DANGEROUS NEIGHBOURS.

It was on the Saturday evening, when they had all assembled round the fire, for it was more cold than it had hitherto been, that the moaning of the wind among the trees of the forest announced a gale of wind from the northward.

"We shall have it soon," observed Martin, "winter mostly comes in with a gale."

"Yes; and this appears as if it would be a strong gale," replied Alfred. "Hark! how the boughs of the trees are sawing and cracking against each other."

"I reckon we may get our snow-shoes out of the store-house, John," said Martin, "and then we shall see how you can get over the ground with them when you go out hunting. You have not shot a moose yet."

"Is the moose the same as the elk, Martin?" said Henry.

"I do not think it is, sir; yet I've heard both names given to the animal."

"Have you ever shot any?" said Mrs Campbell.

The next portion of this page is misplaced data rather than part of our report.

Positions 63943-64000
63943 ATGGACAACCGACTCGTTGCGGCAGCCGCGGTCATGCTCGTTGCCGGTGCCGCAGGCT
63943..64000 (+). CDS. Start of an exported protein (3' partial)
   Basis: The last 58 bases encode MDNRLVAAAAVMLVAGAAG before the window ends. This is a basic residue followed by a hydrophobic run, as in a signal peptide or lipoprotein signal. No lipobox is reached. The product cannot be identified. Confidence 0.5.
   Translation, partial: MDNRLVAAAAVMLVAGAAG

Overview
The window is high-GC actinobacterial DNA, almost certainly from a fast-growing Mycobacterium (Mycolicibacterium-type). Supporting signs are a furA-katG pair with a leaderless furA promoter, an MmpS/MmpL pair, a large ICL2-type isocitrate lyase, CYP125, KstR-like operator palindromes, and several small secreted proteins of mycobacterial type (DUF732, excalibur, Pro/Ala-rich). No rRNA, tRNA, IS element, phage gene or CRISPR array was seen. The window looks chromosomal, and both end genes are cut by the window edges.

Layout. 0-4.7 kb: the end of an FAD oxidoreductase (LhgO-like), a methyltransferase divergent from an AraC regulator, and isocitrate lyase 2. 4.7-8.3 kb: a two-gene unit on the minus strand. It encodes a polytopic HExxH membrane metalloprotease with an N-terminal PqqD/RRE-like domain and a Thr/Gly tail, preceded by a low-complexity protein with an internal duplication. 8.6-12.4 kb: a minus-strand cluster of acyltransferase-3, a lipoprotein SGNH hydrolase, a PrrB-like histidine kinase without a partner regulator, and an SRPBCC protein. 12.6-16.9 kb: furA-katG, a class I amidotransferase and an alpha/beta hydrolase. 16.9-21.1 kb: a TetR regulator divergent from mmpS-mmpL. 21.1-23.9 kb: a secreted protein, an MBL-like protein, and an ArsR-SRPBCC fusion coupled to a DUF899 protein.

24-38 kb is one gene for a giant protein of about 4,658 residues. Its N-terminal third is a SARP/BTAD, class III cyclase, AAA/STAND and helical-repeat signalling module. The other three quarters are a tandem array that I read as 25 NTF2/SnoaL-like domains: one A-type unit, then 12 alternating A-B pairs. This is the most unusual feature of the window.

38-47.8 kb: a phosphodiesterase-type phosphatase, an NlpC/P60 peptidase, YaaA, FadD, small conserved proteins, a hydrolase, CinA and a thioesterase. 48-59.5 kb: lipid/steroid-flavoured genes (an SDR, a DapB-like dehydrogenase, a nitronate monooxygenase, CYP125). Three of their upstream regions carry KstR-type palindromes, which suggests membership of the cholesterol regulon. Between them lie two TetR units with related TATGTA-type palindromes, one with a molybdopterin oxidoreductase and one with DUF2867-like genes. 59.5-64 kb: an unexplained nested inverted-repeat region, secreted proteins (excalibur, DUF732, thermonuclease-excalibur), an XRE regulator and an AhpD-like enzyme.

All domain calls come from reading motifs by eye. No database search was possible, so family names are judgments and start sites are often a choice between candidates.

"Yes, ma'am; many a one. They're queer animals; they don't run like the other deer, but they trot as fast as the others run, so it comes to the same thing. They are very shy, and difficult to get near, except in the heavy snow, and then their weight will not allow them to get over it, as the lighter deer can; they sink up to their shoulders, and flounder about till they are overtaken. You see, Master Percival, the moose can't put on snow-shoes like we can, and that gives us the advantage over the animal."

"Are they dangerous animals, Martin?" inquired Mary.

"Every large animal is more or less dangerous when it turns to bay, miss. A moose's horns sometimes weigh fifty pounds, and it is a strong animal to boot; but it can't do anything when the snow is deep. You'll find it good eating, at all events, when we bring one in."

"I'll bring one," said John, who was cleaning his rifle.